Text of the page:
International News Archive - July 30, 2008
By Vesna Peric Zimonjic Police battled hardline Serbian nationalists on the streets of Belgrade last night after a demonstration protesting against the planned extradition of the former Bosnian Serb leader, Radovan Karadzic.
Pakistani Taliban militants in the troubled Swat valley killed two security personnel and captured 30 more a day after their leader issued an attack warning. The Tuesday attack occurred in the violence-prone northwest tribal area near the border with Afghanistan.
Text of report by Bosnian Serb news agency SRNA Belgrade, 30 July: Lawyer Svetozar Vujacic and Karadzic's family have learnt from the media that Radovan Karadzic has been extradited.
By Nicholas Spangler and Laith Hammoudi, The Miami Herald Jul. 30--BAGHDAD -- Iraqi infantry, supported by artillery, the Iraqi air force and U.S. forces, on Tuesday began what was described as a major operation in Diyala province, northeast of Baghdad.
By Associated Press LAUSANNE, Switzerland -- The International Olympic Committee agreed Tuesday to allow Iraq to participate in the Beijing Games, reversing itself after Baghdad pledged to ensure the independence of its national Olympics panel.
South African President Thabo Mbeki traveled Wednesday to Zimbabwe for talks between that country's president and the leader of a main opposition party.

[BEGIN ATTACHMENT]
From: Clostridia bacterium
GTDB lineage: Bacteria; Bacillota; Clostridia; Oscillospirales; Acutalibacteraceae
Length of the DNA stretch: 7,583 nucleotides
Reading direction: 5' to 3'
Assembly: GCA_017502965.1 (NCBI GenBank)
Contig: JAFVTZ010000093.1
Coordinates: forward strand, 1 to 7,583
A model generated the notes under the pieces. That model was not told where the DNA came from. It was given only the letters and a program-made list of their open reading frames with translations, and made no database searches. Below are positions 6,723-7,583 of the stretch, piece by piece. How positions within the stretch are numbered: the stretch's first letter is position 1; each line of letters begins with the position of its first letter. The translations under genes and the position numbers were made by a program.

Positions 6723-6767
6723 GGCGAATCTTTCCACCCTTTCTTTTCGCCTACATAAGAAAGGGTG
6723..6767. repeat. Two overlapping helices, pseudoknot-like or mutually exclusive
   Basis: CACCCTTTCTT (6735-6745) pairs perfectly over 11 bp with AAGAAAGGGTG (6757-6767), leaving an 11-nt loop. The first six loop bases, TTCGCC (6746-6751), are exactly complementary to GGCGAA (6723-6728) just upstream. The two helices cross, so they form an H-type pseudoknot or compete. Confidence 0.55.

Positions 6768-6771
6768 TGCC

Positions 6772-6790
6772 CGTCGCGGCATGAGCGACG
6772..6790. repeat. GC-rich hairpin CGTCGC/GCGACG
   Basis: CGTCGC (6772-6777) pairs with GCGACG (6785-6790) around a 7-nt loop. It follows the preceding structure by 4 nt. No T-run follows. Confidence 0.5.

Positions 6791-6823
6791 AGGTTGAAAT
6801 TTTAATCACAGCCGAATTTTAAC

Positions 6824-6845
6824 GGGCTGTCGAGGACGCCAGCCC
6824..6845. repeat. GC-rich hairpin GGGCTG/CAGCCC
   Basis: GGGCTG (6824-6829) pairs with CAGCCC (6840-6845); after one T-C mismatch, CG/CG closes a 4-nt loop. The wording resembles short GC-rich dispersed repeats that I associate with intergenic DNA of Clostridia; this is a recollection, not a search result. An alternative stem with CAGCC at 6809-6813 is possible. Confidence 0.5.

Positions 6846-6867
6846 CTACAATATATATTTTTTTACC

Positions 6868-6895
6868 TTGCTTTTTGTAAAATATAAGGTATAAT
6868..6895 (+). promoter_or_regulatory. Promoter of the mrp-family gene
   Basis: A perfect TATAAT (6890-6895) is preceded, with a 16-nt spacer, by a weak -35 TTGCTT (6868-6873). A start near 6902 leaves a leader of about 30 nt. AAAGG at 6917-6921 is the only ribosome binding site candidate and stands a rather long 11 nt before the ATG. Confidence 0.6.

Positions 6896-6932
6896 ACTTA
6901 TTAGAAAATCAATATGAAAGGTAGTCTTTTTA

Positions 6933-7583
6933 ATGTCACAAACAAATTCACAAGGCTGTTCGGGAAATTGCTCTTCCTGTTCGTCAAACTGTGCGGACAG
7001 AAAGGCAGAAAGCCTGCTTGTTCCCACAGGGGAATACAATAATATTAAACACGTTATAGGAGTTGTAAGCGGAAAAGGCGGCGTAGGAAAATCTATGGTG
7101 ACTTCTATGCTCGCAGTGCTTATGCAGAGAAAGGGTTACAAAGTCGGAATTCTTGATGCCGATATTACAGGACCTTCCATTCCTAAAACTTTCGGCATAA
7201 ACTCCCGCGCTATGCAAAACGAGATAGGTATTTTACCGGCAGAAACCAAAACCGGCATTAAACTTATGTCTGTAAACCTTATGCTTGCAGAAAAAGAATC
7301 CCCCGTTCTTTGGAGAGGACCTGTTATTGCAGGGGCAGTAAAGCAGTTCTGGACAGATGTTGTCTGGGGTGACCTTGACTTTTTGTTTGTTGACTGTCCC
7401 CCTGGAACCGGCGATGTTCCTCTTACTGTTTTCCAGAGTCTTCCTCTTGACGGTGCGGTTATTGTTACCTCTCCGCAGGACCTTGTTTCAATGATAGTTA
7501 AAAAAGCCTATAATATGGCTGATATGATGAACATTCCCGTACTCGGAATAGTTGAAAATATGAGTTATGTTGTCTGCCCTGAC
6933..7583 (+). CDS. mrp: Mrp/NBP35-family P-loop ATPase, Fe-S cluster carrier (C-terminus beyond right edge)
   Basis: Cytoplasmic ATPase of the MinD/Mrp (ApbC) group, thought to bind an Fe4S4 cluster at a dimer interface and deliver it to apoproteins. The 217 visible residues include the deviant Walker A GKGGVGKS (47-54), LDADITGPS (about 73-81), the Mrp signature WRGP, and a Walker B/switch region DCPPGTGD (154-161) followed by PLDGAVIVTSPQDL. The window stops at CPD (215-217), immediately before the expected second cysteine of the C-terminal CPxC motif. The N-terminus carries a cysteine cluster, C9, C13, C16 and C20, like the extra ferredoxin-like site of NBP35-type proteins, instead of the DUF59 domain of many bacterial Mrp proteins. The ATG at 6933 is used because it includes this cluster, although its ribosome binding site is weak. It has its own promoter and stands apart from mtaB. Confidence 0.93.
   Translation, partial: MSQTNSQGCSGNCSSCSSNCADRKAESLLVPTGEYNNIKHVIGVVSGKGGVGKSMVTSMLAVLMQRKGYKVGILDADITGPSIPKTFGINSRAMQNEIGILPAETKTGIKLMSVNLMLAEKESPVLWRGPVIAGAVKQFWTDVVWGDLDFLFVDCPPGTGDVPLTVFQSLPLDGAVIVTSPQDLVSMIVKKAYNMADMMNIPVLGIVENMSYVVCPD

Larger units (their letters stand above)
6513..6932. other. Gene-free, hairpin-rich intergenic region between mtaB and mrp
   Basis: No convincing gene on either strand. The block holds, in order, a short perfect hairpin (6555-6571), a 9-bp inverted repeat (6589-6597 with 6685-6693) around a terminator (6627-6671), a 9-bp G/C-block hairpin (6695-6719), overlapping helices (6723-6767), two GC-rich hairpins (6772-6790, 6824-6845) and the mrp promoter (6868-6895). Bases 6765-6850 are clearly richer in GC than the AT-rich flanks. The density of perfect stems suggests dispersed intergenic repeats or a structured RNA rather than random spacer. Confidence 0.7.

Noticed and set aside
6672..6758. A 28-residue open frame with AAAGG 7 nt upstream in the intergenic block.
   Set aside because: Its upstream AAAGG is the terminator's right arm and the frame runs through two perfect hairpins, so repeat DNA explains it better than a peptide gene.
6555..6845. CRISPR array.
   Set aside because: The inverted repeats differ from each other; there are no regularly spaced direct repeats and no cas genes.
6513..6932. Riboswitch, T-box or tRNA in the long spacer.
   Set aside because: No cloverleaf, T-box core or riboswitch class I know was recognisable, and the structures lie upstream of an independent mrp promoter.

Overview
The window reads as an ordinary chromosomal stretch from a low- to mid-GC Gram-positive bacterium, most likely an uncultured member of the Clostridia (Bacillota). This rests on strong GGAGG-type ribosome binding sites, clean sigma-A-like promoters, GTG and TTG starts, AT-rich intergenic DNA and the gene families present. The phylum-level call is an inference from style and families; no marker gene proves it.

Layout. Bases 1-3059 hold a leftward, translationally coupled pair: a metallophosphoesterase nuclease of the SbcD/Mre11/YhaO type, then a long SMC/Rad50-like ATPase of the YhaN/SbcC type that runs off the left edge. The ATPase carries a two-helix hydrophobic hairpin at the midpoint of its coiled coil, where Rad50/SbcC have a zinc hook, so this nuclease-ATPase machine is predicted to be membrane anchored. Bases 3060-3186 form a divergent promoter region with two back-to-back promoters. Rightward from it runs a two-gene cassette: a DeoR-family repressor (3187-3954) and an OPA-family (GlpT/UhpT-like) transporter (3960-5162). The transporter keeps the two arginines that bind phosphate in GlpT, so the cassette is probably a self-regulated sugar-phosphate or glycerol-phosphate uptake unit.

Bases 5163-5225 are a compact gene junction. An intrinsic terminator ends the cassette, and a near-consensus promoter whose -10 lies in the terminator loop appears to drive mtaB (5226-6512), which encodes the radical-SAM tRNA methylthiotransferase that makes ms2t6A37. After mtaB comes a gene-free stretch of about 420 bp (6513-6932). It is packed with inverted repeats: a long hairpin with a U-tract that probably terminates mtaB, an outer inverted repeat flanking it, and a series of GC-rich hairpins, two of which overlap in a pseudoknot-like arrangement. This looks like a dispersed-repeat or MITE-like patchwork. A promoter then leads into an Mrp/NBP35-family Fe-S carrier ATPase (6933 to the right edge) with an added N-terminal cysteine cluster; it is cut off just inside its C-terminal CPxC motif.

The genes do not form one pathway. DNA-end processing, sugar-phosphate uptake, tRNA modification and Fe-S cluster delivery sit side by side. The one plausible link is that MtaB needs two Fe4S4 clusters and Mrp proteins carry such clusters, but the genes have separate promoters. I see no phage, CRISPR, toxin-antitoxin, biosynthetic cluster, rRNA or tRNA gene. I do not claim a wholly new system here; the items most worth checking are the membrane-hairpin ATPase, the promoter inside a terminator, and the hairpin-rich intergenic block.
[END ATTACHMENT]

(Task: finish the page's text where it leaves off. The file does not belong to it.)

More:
A Briton accused of the "biggest computer hack of all time" learns today whether he has escaped extradition to the US where he could face a life sentence.
New Zealand web users rate the internet as a more important source of information than their own friends and family.
By THE ASSOCIATED PRESS LAUSANNE, Switzerland - The International Olympic Committee agreed Tuesday to allow Iraq to participate in the Beijing games, reversing itself after Baghdad pledged to ensure the independence of its national Olympics panel.
GUANTANAMO BAY NAVY BASE, Cuba _ Al-Qaida's top terrorists were gifted linguists with college degrees recruited from Osama bin Laden's training camps, a select cadre, who could not include a Yemeni with a fourth-grade education plucked from the motorpool, a defense witness testified Wednesday.
- In Roman antiquity, the return of a person who had been banished, or taken prisoner by an enemy, to his old condition and former privileges.
- In international law, that right by virtue of which persons and things taken by an enemy in war are restored to their former status when coming again under the power of the nation to which they belonged.